Thursday, October 11, 2012

Looking Backward: Free Economic Zones in Taiwan

Anyone remember the promises? 6-6-3? The Golden Decade? All that good stuff? Yeah, they foundered somewhere off the Diaoyutai. President Ma's ROC National Day Address offered a kind of apology for ignoring the economy in the form of still more promises...
In his National Day address titled “Forging Ahead Together with Composure in the Face of Adversity,” Ma sought to tackle economic issues and said his administration would focus its efforts on boosting the development of service industries, raising salaries and eliminating investment barriers to create more job opportunities.

“To bolster of national security and Taiwan’s interests, we will relax regulations on foreign investments to create a friendlier and more convenient investment environment. In the future, liberalization will become the norm and barriers the exception,” Ma said at a National Day ceremony in front of the Presidential Office.

Ma said relaxing regulations on foreign investment would create a better investment environment and more jobs, and he promised that the government would strike a balance between labor rights and foreign investment.
Why the need to strike a balance between labor rights and foreign investment? It seems an unsubtle hint that the government is going to make another half-hearted attempt to bring in Chinese workers via some kind of increased foreign labor plan, something that keeps being proposed by KMTers (over the last two decades) and opposed by everyone else, including many in the KMT. The government has already relaxed the rules on foreign labor to allow another 80,000 workers on top of the record-high 440,000 foreign workers already present in Taiwan. The new rules say that any business that relocates from China to Taiwan will be able to recruit additional foreign labor. Moreover, overseas firms that establish an enterprise in Taiwan will be able to recruit 5-10% of their labor force from overseas. Wonder how that would work with Chinese firms? Would they be able to bring in labor from China?

In any case there already is a loophole through which Chinese labor is entering Taiwan in a trickle -- a business can open an associated school and hand out "scholarships" and "internships", then bring in Chinese "students" (read: workers) via that route. I've heard this is already happening. Would like more confirmation.....

The Ma Administration also plans to erect "Free Economic Demonstration Zones" around Taiwan. The first one is slated for K-town, already under development. WantWant ChinaTimes has some simply penetrating commentary:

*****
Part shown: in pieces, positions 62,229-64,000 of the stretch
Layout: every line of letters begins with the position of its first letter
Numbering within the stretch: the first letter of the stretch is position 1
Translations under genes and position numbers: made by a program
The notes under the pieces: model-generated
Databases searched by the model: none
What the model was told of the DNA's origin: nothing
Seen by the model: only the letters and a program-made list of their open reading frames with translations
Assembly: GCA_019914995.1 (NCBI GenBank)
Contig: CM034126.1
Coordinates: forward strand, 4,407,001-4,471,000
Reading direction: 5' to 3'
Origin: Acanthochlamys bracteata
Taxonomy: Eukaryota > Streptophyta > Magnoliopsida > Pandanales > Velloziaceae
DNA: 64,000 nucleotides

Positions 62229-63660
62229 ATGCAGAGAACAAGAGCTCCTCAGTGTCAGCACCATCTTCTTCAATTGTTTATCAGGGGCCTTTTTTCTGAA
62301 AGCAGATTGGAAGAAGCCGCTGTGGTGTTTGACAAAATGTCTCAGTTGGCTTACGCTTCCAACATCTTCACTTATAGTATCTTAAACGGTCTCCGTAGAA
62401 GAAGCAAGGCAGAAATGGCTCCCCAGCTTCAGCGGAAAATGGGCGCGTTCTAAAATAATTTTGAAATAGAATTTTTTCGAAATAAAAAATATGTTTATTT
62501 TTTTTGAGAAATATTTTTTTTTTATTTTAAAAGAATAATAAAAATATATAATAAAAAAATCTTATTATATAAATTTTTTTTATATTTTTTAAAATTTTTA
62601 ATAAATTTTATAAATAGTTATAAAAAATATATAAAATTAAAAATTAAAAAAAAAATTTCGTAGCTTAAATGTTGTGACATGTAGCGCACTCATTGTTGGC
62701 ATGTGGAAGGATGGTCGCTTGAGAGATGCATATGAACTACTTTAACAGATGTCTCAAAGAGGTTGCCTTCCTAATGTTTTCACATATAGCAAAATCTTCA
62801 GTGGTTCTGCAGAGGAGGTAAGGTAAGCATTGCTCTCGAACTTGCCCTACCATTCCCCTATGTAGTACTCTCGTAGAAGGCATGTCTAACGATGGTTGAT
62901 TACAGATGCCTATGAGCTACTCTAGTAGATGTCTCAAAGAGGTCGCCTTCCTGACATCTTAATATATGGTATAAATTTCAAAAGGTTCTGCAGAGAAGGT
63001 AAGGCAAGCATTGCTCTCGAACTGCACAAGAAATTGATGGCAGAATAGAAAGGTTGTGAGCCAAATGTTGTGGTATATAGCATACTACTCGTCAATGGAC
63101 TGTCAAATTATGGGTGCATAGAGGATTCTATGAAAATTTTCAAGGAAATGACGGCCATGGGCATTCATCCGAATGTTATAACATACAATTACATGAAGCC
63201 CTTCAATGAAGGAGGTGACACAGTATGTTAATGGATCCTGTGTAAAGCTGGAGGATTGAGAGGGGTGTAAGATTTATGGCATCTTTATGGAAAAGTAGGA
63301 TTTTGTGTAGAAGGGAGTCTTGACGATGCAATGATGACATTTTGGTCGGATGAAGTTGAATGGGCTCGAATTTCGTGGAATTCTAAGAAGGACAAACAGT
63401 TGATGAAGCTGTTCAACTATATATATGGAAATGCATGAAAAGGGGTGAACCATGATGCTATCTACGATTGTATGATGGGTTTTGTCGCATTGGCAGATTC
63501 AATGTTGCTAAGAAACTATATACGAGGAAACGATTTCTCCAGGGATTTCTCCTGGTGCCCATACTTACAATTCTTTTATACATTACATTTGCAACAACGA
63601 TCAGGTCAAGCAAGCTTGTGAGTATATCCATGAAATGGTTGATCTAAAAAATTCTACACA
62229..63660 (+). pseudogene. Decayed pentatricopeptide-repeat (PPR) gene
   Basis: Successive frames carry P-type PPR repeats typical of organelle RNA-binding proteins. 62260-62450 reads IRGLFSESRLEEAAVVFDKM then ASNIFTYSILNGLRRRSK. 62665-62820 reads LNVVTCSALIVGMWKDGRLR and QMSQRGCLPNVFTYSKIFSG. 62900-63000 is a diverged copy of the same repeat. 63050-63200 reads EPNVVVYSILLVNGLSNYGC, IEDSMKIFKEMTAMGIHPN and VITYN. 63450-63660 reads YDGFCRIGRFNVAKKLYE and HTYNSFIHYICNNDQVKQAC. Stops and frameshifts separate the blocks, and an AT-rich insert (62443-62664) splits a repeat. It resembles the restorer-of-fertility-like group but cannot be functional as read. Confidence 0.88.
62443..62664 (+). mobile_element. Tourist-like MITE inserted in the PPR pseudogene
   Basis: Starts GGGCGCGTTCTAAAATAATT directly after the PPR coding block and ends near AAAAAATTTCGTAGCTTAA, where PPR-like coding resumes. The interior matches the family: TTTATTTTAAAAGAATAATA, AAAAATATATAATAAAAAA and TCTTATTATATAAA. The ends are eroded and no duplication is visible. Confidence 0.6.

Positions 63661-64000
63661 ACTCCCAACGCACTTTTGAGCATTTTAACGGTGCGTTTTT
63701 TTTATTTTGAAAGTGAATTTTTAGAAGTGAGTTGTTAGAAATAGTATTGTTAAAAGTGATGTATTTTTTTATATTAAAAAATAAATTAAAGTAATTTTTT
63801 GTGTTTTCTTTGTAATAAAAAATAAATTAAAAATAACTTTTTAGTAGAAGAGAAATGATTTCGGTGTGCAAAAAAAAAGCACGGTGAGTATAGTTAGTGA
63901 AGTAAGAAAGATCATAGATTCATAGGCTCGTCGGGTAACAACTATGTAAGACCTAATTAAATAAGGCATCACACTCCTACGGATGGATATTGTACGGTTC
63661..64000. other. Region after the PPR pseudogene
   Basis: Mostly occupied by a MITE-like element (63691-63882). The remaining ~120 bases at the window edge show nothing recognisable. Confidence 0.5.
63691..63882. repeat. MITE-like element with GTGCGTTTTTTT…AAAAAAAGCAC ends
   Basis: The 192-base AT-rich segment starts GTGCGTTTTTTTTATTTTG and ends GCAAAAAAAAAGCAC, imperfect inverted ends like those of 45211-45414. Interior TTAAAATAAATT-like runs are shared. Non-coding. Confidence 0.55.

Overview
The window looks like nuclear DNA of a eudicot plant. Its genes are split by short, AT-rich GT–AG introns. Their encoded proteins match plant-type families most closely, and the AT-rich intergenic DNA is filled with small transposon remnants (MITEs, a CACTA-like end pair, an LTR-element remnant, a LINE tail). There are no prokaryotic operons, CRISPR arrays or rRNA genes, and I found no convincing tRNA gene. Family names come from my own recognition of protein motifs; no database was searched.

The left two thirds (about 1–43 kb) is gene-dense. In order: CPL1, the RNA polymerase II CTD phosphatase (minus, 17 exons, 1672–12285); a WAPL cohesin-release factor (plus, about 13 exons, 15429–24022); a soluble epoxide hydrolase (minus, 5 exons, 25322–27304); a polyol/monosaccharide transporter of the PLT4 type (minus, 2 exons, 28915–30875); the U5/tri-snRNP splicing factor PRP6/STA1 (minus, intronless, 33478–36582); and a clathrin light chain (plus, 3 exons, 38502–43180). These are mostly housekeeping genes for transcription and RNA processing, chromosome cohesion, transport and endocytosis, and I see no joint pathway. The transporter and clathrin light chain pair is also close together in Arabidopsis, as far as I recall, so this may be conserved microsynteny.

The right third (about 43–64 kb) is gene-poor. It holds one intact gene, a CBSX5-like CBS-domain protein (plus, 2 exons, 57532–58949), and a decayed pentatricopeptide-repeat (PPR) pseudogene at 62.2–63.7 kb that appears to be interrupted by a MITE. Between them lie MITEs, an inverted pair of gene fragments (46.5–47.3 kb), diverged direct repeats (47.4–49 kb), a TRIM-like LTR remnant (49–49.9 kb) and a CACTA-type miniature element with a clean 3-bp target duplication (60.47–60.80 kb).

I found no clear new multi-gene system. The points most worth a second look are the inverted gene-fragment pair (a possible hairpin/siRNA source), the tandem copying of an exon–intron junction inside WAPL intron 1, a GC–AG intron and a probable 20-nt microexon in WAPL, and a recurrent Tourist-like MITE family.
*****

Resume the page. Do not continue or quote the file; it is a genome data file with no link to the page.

Taiwan's Council for Economic Planning and Development announced recently that a draft plan for showcase free economic zones will be presented in November before its scheduled introduction next year, aimed at attracting investment to boost exports.

The free economic zones, which are part of President Ma Ying-jeou's policies formulated to achieve his Golden Decade vision, are based on the traditional model that ensures rapid economic development through free trade.
The Ma Administration's policies are the policies of the 1960s: low-cost labor and economic development zones.

The FEDZ plan, according to another WantWant piece, offers foreign investors terms more favorable than the WTO mandates, while offering China "only" what the WTO mandates.

A Taipei times commentary observed that in many cases, FTAs forbid labor payment discrimination systems. This means that the FEDZ policy may hamper Taiwan's ability to sign FTAs -- another broken Ma promise, recall -- as outgoing labor minister Jennifer Wang observed as she went out the door. Both that commentary and the WantWant commentary make exactly the same point: if low-wage labor in Taiwan grows, it will only bring in dirty, labor-intensive industries....from the TT commentary:
If a policy of decoupling the wages paid to foreign workers from those paid to native workers is to have the desired effect of increasing job opportunities for Taiwanese workers, it will have to be a nationwide policy, not one limited to certain special zones. Furthermore, if special zones were to promote differential wages for foreign migrant workers as an attraction, it is very likely that most of the investors it would attract would be labor-intensive manufacturers, and that is not in keeping with the original purpose for which special zones were set up.
The whole purpose of the original export zones was to get foreign makers to invest, bring in expertise, and upgrade the skills of Taiwan workers. The wave of science parks help foster growth in tech industries. Now it's 1960 again....

...worse, we all know what those industries will want: free land in the zone, subsidized labor (foreign workers at low cost), subsidized water, and subsidized electricity. The profits of such firms will come, essentially from the pockets of taxpayers in the form of government subsidies.
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